The application of nano-biotechnology to crop-science/agriculture (‘nanoagriculture’) is a recent development. While carbon nanotubes (CNTs) have been shown to dramatically improve germination of some comestible plants, deficiencies in consistency of behavior and reproducibility arise, partially from the variability of the CNTs used. In this work, factory-synthesized multi-walled-CNTs (MWCNTs) of quality-controlled specifications were seen to enhance the germinative growth of maize seedlings at low concentrations but depress it at higher concentrations. Growth enhancement principally arose through improved water delivery by the MWCNT. Polarized EDXRF spectrometry showed that MWCNTs affect mineral nutrient supply to the seedling through the action of the mutually opposing forces of inflow with water and retention in the medium by the ion-CNT transient-dipole interaction. The effect varied with ion type and MWCNT concentration. The differences of the Fe tissue concentrations when relatively high equimolar Fe2+ or Fe3+ was introduced, implied that the ion-CNT interaction might induce redox changes to the ion. The tissue Ca2+ concentration manifested as the antipode of the Fe2+ concentration indicating a possible cationic exchange in the cell wall matrix. SEM images showed that MWCNTs perforated the black-layer seed-coat that could explain the enhanced water delivery. The absence of perforations with the introduction of FeCl2/FeCl3 reinforces the idea of the modification of MWCNT functionality by the ion-CNT interaction. Overall, in normal media, low dose MWCNTs were seen to be beneficial, improving water absorption, plant biomass and the concentrations of the essential Ca, Fe nutrients, opening a potential for possible future commercial agricultural applications.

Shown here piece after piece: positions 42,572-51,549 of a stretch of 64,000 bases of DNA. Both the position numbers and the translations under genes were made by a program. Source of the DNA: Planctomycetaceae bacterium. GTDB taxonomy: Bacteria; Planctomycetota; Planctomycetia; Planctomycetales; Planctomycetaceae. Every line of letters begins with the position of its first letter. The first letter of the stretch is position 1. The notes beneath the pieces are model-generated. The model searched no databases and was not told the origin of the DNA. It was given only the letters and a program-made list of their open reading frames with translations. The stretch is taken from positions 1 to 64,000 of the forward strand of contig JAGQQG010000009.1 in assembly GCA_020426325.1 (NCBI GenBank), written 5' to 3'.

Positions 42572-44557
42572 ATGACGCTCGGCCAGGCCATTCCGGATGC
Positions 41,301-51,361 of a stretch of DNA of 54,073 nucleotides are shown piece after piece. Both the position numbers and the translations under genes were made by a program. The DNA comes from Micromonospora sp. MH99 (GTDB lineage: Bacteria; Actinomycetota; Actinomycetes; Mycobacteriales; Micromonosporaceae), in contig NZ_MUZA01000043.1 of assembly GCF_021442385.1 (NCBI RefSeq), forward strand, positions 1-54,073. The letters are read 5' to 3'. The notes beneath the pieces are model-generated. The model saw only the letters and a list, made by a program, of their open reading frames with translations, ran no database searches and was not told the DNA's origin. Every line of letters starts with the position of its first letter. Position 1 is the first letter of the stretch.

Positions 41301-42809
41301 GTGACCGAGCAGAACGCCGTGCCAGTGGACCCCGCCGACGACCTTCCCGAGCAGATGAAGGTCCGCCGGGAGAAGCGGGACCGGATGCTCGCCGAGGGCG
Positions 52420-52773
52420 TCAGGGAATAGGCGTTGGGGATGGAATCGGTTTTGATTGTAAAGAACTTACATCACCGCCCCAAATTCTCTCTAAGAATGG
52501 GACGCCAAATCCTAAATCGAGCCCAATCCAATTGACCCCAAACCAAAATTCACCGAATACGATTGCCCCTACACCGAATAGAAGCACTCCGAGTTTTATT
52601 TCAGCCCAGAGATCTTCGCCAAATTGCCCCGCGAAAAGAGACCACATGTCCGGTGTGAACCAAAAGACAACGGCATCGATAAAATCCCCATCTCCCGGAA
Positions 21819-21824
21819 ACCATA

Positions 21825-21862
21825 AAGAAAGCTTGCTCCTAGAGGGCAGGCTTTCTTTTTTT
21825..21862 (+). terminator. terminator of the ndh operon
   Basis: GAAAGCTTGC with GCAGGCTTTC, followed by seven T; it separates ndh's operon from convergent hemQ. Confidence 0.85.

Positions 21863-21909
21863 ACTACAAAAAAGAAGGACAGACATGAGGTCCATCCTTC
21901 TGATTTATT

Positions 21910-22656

Keywords: MWCNT; Maize; Germination; Ion; Nano-biotechnology; Nanoagriculture

The structure, binding energy, magnetic moments, and electronic structure of Fe m Ir n (2 ≤ m + n ≤ 4) nano clusters are investigated using first principles density functional theory techniques. Fully unconstrained structural relaxations are undertaken by considering all possible non-equivalent cluster structures. The optimized clusters are all compact, indicating a clear tendency to maximize the number of nearest neighbor Fe–Ir pairs. The binding energy shows an increment with cluster size. All the clusters preserve ferromagnetic order after optimization and the average magnetic moment shows a general increment with Fe concentration. An enhancement of the local Fe moments in Ir-rich environment is observed, while that of Ir is minimal. The highest occupied molecular orbital–lowest unoccupied molecular orbital energy gaps show a general reduction with alloying, indicating more metallicity for the doped clusters than the pure ones.
Keywords: Fe m Ir n (2 ≤ m + n ≤ 4) nano clusters; Binding energy; Bond length; Magnetic moments; HOMO–LUMO; Ab initio calculations

Strengthening of semicoke based carbon composites through multi-wall carbon nanotubes by Rajeev Kumar; Sanjay R. Dhakate; R. B. Mathur (601-611).
The present investigation explored the possibility of developing carbon composites using semicoke as matrix precursor and multi-walled carbon nanotubes (MWCNTs) as reinforcement. The different weight fraction of MWCNTs was incorporated in semicoke-based composites, and these composites were heat treated at 1,000, 1,400 and 2,500 °C. The MWCNTs carbon composite was characterized for electrical, thermal and mechanical properties. It was observed that the bulk density of composites with 1 wt% of MWCNTs was 1.92 g/cc, whereas without nanotubes it was 1.87 g/cc. The bending strength of carbonized composites was increased by 78 % and that of graphitized ones by 69 % at 1 wt% of MWCNTs. This value of bending strength was three times higher than that of conventional graphite. The electrical and thermal conductivity increased by 12 and 33 %, respectively. The Raman spectroscopic studies showed that intensity ratio of D and G band (ID)/(IG) ratio minimum deflects the lower level of defects and higher degree of graphitization in carbon composites at 1 wt% of MWCNTs. This demonstrates that in case of MWCNTs, semicoke-based carbon composites with 1 wt% of MWCNTs were sufficient for strengthening carbon composites, if MWCNTs were well dispersed in semicoke.
Keywords: Coal tar pitch; Semi coke; MWCNTs; Electrical; Thermal and mechanical properties; Composite